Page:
James Brown is generally considered the first artist to present funk in a complete form, and would not have done so, through his own admission, without the influence of Little Richard. Brown observed that Little Richard had introduced funk in rock and roll with his band, The Upsetters, in the 1950s, and when Little Richard’s group disbanded, some of those musicians found themselves in the Famous Flames, Brown’s band. It proved to be a fruitful union, with Brown’s first number-one song coming not long afterward, and marking only the beginning of his foray into funk. Although Brown began to produce records that had traces of what we would recognize as funk, the genre was not stylistically solidified in his work until the mid-1960s.
A string of records released from 1965 (“Papa’s Got a Brand New Bag”) through 1968 (“Say It Loud, I’m Black and Proud) served to define the funk genre for the public and provided the groundwork for the explosion of funk which took place in the 1970s when other artists began to employ the sorts of riffs, rhythms and vocals that Brown and his band had struck upon. Notable early funk pioneers include Dyke and the Blazers, The Meters and The Isley Brothers. The Meters never garnered the amount of public attention that some other funk bands did, but many musicians consider them to be one of the finest and musically tightest bands of that era, and they cultivated a small and loyal fan base during the 1970s. The Isley Brothers, on the other hand, experienced a great deal of commercial success, most notably the hit, “It's Your Thing."
The 1970s and P-Funk
One could say that the successors to Brown’s funk legacy took the torch, and, in some cases, ran very far with it. The 1970s brought a slew of performers who were dedicated to exploring the musical idioms that Brown had concretized in his work. An iconic testament to the potential for absurdity, George Clinton and his bands (alternately Parliament and Funkadelic) explored the psychedelic fringes of funk, earning an ongoing stream of devoted fans through their entertaining live shows and unique funk voice. "P-Funk" serves as the abbreviation by which Clinton’s music is referred to, regardless of the source band.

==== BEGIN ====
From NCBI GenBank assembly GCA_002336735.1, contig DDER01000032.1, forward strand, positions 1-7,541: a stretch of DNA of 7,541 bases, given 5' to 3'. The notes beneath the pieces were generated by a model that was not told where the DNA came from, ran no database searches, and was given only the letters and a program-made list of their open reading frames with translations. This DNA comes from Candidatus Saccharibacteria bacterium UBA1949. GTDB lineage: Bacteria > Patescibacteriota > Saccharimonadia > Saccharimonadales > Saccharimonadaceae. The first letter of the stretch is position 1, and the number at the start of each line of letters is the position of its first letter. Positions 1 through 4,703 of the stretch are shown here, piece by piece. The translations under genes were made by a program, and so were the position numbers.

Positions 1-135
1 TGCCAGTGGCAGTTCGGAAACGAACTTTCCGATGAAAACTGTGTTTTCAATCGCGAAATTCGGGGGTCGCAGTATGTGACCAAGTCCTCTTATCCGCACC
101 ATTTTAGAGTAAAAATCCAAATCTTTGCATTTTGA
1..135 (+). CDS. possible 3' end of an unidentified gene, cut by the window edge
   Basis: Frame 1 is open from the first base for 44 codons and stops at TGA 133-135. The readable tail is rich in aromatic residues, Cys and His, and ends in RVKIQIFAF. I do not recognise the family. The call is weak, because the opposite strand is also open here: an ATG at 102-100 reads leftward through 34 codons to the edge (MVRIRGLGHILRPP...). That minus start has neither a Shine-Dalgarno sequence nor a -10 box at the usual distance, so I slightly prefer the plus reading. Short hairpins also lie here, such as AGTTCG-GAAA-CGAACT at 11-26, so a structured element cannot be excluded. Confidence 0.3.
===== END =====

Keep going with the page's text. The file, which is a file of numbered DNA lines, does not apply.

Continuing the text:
Along with Parliament-Funkadelic, there were many other purveyors of funk in the 1970s, making it the genre’s most vibrant and culturally-relevant decade. Some of the most prominent groups were Earth, Wind & Fire, Tower of Power, Kool and the Gang, Bootsy's Rubber Band, the Bar-Kays, The Meters, [[War (band)|War], and The Commodores. It should be noted that Bootsy’s Rubber Band was a project of George Clinton bassist, Bootsy Collins, who is known as much for his outrageous clothing as he is for his playing.
While Kool and the Gang achieved a great deal of commercial success, they did not expand on the existing notions of funk in any transparent fashion. The same cannot be said of Earth, Wind & Fire and Tower of Power, both of which created bodies of work characterized by more sophisticated song forms and a greater variation in the way the horn sections are used. This further musical showmanship helped to cultivate a wider audience for these groups, beyond the typical funk listener.
As Earth, Wind & Fire and Tower of Power introduced elements of jazz into funk, many of jazz’s most important performers were attempting to work funk into their own genre. Horace Silver, Herbie Hancock and Cannonball Adderley were interested in exploring the notion of "jazz-funk," particularly as a parallel to some of Miles Davis’s work combining rock and roll with jazz in what would come to be called jazz fusion.
The influence of funk spread through its incorporation into the newly developed African style of Afrobeat in the musical work of Fela Kuti. Funk also provided much of early disco’s musical foundation, and both genres were associated with the African-American populace, using, in many cases, funk musicians to make the disco records.